SUMMER SAFETY: Keep your dog
comfortable and healthy in the warm weather with these
- Puppies and older dogs are more
susceptible to hot weather; encourage your puppy to
take a break from play to cool off, and don't overtax
your older dog.
- Your dog may be less active during
hot weather and need less to eat than in cold weather.
Observe your dog and adjust the amount of food to suit
her activity level and appetite. If your dog is losing
weight or you notice other indications of illness,
call your vet.
- Although you may think a close clip
will keep your dog cool, if the cut is too short your
dog can get a sunburn. At a normal length, a dog's
coat has insulating properties that help protect him
from the heat.
- If you take your dog to the beach,
take water for him to drink -- dogs should not drink
seawater or lake water. Bacteria and other bugs in the
water can cause an upset tummy or other illnesses.
Staying Cool and Avoiding Heat Stress
Some dogs handle hot weather better than
others. Puppies, older dogs, short-nosed breeds like pugs
and bulldogs, overweight dogs and dogs with heart or lung
problems are more likely to suffer from heat stress. If
your dog has recently moved from a cooler climate, he is
more vulnerable, too.
These tips will help you prevent heat
stress in your dog.
- Provide plenty of water and shade.
Dogs need hydration and respite from the sun, just
like people do. A few ice cubes help keep drinking
water cold longer.
- Avoid excessive exercise. On
extremely hot or humid days, try to walk your dog in
the early morning, preferably before sunrise, or later
in the evening after the sun sets.
- Never leave your dog in a car in hot
weather. (This is so important than it is against the
law in some areas to leave a dog in a car on a hot
- When traveling or shipping your pet
by air, do not schedule flights during peak periods,
which are often plagued by delays and stopovers.
Choose early-morning or evening flights, when the sun
is less strong, and pick up your pet promptly upon
arrival at your destination.
A type of heat stress, heatstroke can
come on quickly and usually results from overexposure to
heat and humidity and from a lack of ventilation.
Signs of heatstroke are panting; staring
blankly or appearing anxious; not responding to commands;
warm, dry skin; hot body temperature; dehydration; rapid
heartbeat; and collapse.
If you think your dog may have
heatstroke, call your vet. Spray your dog with a garden
hose or put him in a tub of cool (not cold) water to lower
body temperature. If water is not available, apply ice
packs to the dog's head and neck. Give your dog ice cubes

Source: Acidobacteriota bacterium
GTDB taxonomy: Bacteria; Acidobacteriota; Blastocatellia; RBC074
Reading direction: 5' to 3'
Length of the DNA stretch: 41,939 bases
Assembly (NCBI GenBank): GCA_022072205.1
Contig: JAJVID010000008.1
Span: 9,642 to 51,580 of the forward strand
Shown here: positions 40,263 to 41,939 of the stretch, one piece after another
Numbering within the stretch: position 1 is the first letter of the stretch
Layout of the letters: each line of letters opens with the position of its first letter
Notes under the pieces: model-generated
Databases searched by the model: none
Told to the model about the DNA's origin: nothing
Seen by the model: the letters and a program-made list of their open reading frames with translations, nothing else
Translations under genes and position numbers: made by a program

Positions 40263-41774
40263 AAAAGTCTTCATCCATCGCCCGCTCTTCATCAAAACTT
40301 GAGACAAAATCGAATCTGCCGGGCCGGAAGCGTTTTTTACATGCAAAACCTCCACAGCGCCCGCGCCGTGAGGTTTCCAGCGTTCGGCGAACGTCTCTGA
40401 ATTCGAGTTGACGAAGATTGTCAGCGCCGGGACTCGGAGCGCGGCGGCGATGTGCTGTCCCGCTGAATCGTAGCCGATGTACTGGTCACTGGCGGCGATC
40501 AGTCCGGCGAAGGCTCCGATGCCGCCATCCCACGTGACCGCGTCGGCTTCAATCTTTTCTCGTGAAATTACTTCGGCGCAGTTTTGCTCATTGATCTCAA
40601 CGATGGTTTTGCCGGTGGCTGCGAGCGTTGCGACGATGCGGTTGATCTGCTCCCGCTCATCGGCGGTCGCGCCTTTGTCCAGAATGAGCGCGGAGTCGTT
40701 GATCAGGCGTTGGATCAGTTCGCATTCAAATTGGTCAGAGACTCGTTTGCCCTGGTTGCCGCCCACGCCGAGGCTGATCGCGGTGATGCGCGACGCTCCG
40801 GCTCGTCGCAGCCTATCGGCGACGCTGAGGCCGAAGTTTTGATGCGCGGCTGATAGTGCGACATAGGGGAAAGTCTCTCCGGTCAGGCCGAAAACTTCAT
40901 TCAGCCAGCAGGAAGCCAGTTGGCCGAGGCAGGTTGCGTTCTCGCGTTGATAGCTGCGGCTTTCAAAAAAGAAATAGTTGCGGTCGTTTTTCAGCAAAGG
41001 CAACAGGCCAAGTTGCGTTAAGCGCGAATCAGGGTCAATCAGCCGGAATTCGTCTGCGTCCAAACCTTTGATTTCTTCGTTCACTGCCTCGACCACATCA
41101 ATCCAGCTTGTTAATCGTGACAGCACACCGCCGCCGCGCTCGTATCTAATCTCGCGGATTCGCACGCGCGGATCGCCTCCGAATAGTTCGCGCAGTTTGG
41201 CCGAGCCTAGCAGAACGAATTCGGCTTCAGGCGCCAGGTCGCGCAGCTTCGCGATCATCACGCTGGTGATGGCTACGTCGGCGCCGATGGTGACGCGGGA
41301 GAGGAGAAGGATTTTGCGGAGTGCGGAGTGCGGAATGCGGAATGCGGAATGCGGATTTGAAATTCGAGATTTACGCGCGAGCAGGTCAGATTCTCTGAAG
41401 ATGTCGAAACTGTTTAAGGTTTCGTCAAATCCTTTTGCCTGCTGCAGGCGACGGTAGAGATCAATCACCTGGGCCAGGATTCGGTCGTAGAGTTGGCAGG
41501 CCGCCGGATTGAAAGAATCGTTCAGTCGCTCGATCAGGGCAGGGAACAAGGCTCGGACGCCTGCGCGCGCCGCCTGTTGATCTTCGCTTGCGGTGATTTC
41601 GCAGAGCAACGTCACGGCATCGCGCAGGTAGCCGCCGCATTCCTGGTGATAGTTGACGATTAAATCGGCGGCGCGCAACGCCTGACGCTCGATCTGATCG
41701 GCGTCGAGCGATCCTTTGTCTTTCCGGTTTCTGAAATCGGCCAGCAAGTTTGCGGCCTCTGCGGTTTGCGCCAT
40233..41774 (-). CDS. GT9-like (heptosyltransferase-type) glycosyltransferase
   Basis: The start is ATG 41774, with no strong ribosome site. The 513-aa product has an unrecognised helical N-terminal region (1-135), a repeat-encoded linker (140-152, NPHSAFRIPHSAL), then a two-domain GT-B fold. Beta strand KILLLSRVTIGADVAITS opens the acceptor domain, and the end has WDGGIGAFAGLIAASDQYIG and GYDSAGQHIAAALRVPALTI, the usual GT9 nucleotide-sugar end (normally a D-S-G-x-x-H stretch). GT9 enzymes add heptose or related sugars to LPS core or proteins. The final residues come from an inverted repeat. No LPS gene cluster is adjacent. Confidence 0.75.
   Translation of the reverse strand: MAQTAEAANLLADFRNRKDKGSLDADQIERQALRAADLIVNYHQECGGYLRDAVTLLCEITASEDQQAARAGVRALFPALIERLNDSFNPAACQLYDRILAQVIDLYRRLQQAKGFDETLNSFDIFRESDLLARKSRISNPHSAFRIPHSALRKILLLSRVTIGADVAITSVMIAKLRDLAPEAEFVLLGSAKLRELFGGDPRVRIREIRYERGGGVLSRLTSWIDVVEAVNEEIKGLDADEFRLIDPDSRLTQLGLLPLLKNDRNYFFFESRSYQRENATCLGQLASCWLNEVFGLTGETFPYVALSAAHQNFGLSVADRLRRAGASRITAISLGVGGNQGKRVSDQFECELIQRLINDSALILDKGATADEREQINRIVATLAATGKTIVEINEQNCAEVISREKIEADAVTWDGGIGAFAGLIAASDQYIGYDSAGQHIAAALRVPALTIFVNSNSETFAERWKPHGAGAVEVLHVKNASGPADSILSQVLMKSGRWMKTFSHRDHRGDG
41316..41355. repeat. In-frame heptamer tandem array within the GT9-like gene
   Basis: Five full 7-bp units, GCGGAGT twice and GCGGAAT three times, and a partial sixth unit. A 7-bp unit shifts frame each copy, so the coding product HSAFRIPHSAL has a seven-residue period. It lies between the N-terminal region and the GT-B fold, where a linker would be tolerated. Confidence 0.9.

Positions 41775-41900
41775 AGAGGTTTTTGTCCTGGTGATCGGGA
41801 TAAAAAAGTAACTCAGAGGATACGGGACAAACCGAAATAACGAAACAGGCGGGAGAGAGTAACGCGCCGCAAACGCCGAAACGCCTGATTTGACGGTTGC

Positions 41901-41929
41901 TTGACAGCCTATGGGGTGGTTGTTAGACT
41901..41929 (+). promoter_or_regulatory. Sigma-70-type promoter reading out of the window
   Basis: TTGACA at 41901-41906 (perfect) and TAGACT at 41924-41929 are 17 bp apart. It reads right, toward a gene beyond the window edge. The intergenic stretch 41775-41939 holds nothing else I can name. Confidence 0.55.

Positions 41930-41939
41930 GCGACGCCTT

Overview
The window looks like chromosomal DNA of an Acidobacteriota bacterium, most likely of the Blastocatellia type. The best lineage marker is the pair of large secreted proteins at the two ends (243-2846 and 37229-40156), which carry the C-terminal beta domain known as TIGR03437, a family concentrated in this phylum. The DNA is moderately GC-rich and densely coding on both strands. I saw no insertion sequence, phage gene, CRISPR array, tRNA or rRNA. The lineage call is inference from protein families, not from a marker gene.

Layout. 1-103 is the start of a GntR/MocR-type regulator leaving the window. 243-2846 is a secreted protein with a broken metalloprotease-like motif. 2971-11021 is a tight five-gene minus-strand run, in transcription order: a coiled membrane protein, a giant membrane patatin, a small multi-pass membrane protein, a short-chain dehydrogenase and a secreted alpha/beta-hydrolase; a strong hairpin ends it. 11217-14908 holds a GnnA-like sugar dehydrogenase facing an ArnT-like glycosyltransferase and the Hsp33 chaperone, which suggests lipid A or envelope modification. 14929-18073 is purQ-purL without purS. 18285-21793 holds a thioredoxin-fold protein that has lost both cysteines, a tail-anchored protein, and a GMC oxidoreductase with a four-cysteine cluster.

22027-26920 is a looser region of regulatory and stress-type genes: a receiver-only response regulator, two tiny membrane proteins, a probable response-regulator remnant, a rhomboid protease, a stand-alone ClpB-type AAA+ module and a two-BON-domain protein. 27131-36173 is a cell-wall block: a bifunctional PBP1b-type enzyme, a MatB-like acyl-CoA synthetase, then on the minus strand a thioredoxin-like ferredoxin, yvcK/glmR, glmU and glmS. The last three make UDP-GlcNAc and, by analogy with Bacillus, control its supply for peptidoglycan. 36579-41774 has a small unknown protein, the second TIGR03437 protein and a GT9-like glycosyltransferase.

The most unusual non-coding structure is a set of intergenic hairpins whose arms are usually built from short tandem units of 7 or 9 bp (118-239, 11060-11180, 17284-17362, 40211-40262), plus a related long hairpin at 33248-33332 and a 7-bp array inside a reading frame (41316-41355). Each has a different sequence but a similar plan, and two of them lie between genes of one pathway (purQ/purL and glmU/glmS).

to lick on your way to the vet. Even if your dog appears
to be feeling better, an immediate trip to the vet's
office can help prevent possible secondary complications.
Not all dogs are great swimmers, and even a great swimmer
can get caught in an undertow. To be on the safe side,
give your dog a life preserver, available at pet supply
stores, especially if you plan to take your dog on a boat.
Bugs. Mosquitoes can
carry a parasite that infects your dog with heartworm
disease. Take your dog to your vet each year before
mosquito season begins, and have him checked for heartworm
and other internal parasites. Your vet can prescribe a
heartworm prevention program.
Fleas and ticks are
more plentiful in the summer. Groom your dog regularly and
look carefully for ticks and fleas. Your vet can prescribe
medication to prevent flea and tick infestation, or you
can purchase special preventive shampoos, dips, and
Lawn and garden. Some
plants are hazardous if dogs munch on them. Plan a
"pet-safe" garden or do not allow your dog in
your garden. For a list of toxic plants, visit the ASPCA's
Insecticides, herbicides, and
fertilizers can be dangerous or poisonous to
pets. Residue accumulates on a dog's paws when she runs on
a treated area; she could become ill if she licks the
chemicals off her paws. Freshly-sprayed lawns are a
particular concern if your dog is fond of eating grass.
Hot pavement or sand
can cause footpad problems. If the surface is too hot for
your bare feet (you can check the pavement with your
hand), it's too hot for your dog's.
To remove sticky tar,
rub the dog's footpads with petroleum jelly, wash with a
mild soap and water, and rinse well. Do not use kerosene
or turpentine; they irritate the skin and can be toxic.
Antifreeze. In warm
weather, cars can overheat and leak antifreeze. This
substance is highly toxic to dogs; take your dog to the
vet immediately if you suspect that she has ingested
antifreeze. Store your antifreeze in a locked cabinet or
on a high shelf, and dispose of spills promptly.
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